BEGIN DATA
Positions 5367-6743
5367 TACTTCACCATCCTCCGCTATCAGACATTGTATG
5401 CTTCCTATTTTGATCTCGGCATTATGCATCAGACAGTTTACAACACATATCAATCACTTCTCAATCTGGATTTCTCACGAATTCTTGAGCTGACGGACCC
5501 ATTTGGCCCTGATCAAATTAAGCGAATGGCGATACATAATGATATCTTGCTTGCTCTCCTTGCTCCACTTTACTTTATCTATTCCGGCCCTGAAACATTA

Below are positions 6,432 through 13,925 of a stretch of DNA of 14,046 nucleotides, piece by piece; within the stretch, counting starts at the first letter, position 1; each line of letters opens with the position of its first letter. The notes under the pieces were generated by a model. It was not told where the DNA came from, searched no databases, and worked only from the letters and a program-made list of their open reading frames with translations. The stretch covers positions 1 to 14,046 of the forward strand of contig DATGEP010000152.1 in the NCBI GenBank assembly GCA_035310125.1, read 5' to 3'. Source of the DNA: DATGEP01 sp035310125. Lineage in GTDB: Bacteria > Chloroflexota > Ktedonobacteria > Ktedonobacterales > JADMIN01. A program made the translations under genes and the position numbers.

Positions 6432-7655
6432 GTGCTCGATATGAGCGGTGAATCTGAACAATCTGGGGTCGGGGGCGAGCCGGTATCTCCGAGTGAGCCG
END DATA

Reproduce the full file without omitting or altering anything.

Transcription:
Positions 5367-6743
5367 TACTTCACCATCCTCCGCTATCAGACATTGTATG
5401 CTTCCTATTTTGATCTCGGCATTATGCATCAGACAGTTTACAACACATATCAATCACTTCTCAATCTGGATTTCTCACGAATTCTTGAGCTGACGGACCC
5501 ATTTGGCCCTGATCAAATTAAGCGAATGGCGATACATAATGATATCTTGCTTGCTCTCCTTGCTCCACTTTACTTTATCTATTCCGGCCCTGAAACATTA

Below are positions 6,432 through 13,925 of a stretch of DNA of 14,046 nucleotides, piece by piece; within the stretch, counting starts at the first letter, position 1; each line of letters opens with the position of its first letter. The notes under the pieces were generated by a model. It was not told where the DNA came from, searched no databases, and worked only from the letters and a program-made list of their open reading frames with translations. The stretch covers positions 1 to 14,046 of the forward strand of contig DATGEP010000152.1 in the NCBI GenBank assembly GCA_035310125.1, read 5' to 3'. Source of the DNA: DATGEP01 sp035310125. Lineage in GTDB: Bacteria > Chloroflexota > Ktedonobacteria > Ktedonobacterales > JADMIN01. A program made the translations under genes and the position numbers.

Positions 6432-7655
6432 GTGCTCGATATGAGCGGTGAATCTGAACAATCTGGGGTCGGGGGCGAGCCGGTATCTCCGAGTGAGCCG